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Soc Psychiatry Psychiatr Epidemiol. 2018 Sep;53(9):921-930. doi: 10.1007/s00127-018-1533-y. Epub 2018 May 23.

The association of depression and posttraumatic stress disorder with the metabolic syndrome in a multi-ethnic cohort: the HELIUS study.

Author information

1
Department of Public Health, Academic Medical Center, Meibergdreef 15, 1105 AZ, Amsterdam, The Netherlands. mariekevanleijden.amc@gmail.com.
2
Department of Psychiatry, Amsterdam Public Health Research Institute, VU University Medical Center, Oldenaller 1, 1081 HL, Amsterdam, The Netherlands.
3
Department of Public Health, Academic Medical Center, Meibergdreef 15, 1105 AZ, Amsterdam, The Netherlands.
4
Department of Psychiatry, Academic Medical Center, Meibergdreef 5, 1105 AZ, Amsterdam, The Netherlands.
5
Department of Health Sciences, Vrije Universiteit Amsterdam, De Boelelaan 1085, 1081 HV, Amsterdam, The Netherlands.

Abstract

PURPOSE:

Depression and posttraumatic stress disorder (PTSD) may be linked to the metabolic syndrome (MetS). Consistency of this association across ethnic groups and the influence of comorbidity of depression/PTSD were examined.

METHODS:

Cross-sectional baseline data from the HELIUS study were used (4527 Dutch, 2999 South-Asian Surinamese, 4058 African Surinamese, 2251 Ghanaian, 3522 Turkish and 3825 Moroccan participants). The Patient Health Questionnaire-9 (PHQ-9) (score range 0-27) measured depressive symptoms. A 9-item questionnaire (score range 0-9) measured PTSD symptoms. The MetS was defined according to the International Diabetes Federation. The association of a depressed mood (PHQ-9 sum score ≥ 10) and severe PTSD symptoms (sum score ≥ 7) with the MetS was examined using logistic regression. Interaction with ethnicity and between a depressed mood and severe PTSD symptoms was tested.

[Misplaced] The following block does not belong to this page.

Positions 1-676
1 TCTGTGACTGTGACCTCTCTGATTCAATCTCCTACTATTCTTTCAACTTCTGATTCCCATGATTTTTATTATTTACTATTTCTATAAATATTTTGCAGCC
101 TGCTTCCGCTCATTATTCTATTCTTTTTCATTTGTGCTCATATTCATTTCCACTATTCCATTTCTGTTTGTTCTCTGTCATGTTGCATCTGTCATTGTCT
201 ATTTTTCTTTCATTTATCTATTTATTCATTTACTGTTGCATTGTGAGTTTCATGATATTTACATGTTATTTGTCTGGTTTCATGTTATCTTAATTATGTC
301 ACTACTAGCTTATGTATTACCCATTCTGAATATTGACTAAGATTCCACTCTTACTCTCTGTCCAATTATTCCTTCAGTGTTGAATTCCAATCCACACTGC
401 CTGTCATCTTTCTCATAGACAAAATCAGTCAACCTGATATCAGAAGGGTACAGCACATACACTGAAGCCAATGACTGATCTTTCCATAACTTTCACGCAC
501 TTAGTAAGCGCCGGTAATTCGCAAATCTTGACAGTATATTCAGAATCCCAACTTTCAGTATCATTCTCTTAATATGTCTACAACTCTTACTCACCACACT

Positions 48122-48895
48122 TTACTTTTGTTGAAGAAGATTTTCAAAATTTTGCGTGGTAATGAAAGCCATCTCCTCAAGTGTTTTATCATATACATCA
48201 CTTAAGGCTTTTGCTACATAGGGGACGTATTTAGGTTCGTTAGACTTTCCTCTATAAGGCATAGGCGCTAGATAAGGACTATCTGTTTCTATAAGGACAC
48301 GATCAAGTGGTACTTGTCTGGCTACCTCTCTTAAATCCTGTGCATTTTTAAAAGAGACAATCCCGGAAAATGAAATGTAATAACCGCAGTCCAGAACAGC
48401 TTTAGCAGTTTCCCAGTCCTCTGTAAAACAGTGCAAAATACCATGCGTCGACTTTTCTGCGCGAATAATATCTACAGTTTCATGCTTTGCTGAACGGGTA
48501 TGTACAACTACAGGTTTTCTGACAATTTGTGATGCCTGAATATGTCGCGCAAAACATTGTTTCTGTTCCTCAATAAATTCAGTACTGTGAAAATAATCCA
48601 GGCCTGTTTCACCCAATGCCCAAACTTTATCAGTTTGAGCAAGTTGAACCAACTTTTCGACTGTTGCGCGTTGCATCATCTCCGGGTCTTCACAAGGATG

RESULTS:

A depressed mood was associated with the MetS [OR (95% CI) = 1.37 (1.24-1.51)] in the total sample and consistent across ethnic groups (p values for interaction all > 0.05). Severe PTSD symptoms were significantly associated with the MetS in the Dutch [OR (95% CI) = 1.71 (1.07-2.73)]. The South-Asian Surinamese, Turks and Moroccans showed weaker associations than the Dutch (p values for interaction all < 0.05). A depressed mood and severe PTSD symptoms did not interact in the association with the MetS (p values for interaction > 0.05).

CONCLUSIONS:

A depressed mood was consistently associated with the MetS across ethnic groups, but the association between severe PTSD symptoms and the MetS maybe ethnicity dependent. The association with the MetS was not different in case of depressed mood/severe PTSD symptoms comorbidity.

KEYWORDS:

Depression; Ethnicity; HELIUS study; Metabolic syndrome; Posttraumatic stress disorder

PMID:
29796849
PMCID:
PMC6133160
DOI:
10.1007/s00127-018-1533-y
[Indexed for MEDLINE]
Free PMC Article

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